Last week, the Environmental Protection Agency abruptly pulled a group of its scientists from speaking at a scientific meeting set to take place Monday. The conference was focused on exploring ways to protect the Narragansett Bay Estuary in Rhode Island. Climate change happens to be one of the threats to the estuary and the EPA's researchers were set to talk on this issue.
Given the administration's hostility to climate science, the new leaders of the EPA were quickly accused of censoring their own scientists.
"They don't believe in climate change," John King, a professor of oceanography at the University of Rhode Island, told New York Magazine, "so I think what they're trying to do is stifle discussions of the impacts of climate change."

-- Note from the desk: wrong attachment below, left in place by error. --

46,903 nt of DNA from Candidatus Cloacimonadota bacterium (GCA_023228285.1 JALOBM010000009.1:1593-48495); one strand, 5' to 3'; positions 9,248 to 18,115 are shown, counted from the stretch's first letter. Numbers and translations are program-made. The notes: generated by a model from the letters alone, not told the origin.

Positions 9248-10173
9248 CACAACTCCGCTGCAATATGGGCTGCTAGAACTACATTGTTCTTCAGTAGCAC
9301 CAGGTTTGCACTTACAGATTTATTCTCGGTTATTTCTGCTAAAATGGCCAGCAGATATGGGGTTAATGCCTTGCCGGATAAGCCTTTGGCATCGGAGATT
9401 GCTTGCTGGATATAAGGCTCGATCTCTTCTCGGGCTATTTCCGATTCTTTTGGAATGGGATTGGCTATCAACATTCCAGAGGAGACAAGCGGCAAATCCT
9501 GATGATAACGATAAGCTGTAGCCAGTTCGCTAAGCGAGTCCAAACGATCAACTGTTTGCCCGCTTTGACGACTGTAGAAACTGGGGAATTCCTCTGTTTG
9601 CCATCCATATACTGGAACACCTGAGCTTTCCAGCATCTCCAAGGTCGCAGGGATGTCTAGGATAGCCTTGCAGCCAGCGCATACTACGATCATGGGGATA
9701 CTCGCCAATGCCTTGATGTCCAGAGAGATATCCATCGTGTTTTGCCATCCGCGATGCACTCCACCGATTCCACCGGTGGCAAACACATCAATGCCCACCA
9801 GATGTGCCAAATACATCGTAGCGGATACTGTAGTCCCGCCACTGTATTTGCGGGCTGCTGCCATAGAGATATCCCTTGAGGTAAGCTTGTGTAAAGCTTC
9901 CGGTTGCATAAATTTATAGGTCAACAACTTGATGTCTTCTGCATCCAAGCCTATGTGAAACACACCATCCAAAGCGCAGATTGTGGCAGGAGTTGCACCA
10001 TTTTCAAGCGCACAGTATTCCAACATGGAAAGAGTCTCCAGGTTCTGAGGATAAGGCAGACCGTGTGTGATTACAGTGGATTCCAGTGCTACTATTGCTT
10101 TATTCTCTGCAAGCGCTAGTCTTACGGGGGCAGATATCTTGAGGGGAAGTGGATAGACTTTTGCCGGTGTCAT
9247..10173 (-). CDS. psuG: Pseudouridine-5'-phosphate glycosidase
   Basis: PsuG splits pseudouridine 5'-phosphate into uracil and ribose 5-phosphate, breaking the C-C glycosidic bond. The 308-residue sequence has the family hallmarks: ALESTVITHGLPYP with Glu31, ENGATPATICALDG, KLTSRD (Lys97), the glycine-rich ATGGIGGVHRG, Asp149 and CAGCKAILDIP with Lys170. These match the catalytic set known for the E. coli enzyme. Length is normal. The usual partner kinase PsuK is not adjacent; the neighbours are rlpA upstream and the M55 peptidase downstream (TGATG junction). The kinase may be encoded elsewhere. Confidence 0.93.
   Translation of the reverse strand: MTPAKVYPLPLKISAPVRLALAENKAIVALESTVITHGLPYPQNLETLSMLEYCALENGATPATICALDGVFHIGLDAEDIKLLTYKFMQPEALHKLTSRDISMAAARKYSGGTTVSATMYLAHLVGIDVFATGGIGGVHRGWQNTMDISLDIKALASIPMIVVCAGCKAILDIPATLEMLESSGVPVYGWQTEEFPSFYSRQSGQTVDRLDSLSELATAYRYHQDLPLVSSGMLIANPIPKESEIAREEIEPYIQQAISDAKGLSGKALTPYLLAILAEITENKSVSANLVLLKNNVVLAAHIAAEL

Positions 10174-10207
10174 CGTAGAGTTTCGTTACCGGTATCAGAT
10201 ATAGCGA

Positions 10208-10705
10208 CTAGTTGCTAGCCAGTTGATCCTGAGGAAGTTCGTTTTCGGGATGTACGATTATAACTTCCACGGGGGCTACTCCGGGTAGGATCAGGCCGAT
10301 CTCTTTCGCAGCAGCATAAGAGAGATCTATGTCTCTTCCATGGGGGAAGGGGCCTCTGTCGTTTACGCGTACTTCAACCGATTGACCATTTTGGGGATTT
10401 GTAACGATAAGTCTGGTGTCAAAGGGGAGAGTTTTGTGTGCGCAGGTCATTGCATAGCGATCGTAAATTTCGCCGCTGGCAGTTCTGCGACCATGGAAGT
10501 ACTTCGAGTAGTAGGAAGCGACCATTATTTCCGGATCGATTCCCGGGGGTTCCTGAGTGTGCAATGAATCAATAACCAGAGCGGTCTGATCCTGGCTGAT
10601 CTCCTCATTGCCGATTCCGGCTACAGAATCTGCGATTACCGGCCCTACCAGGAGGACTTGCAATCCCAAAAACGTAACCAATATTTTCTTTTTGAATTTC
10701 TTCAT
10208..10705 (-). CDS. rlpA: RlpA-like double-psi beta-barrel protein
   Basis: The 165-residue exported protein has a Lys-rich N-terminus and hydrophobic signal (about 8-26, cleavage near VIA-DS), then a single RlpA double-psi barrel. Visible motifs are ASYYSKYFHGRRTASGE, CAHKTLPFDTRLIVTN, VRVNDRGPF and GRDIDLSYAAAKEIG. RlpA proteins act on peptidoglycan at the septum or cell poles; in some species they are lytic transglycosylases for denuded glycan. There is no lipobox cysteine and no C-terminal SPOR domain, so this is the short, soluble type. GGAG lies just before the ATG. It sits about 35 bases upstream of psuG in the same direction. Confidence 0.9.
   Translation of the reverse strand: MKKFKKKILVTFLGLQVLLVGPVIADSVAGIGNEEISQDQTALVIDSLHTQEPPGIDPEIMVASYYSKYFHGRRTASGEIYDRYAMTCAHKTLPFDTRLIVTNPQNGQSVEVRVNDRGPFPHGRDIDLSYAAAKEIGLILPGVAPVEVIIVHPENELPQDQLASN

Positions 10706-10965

The charges of scientific censorship that have been leveled at the EPA are indeed troubling. The EPA's only defense of their actions was that "it's not an EPA conference."
Given these events, it's worth remembering that there is a long, sad history of governments trying to muzzle, stifle or censor the fruits of scientific research. It's a history Americans might want to pay attention to, given how poorly those muzzling efforts worked out for the nations that tried to implement them.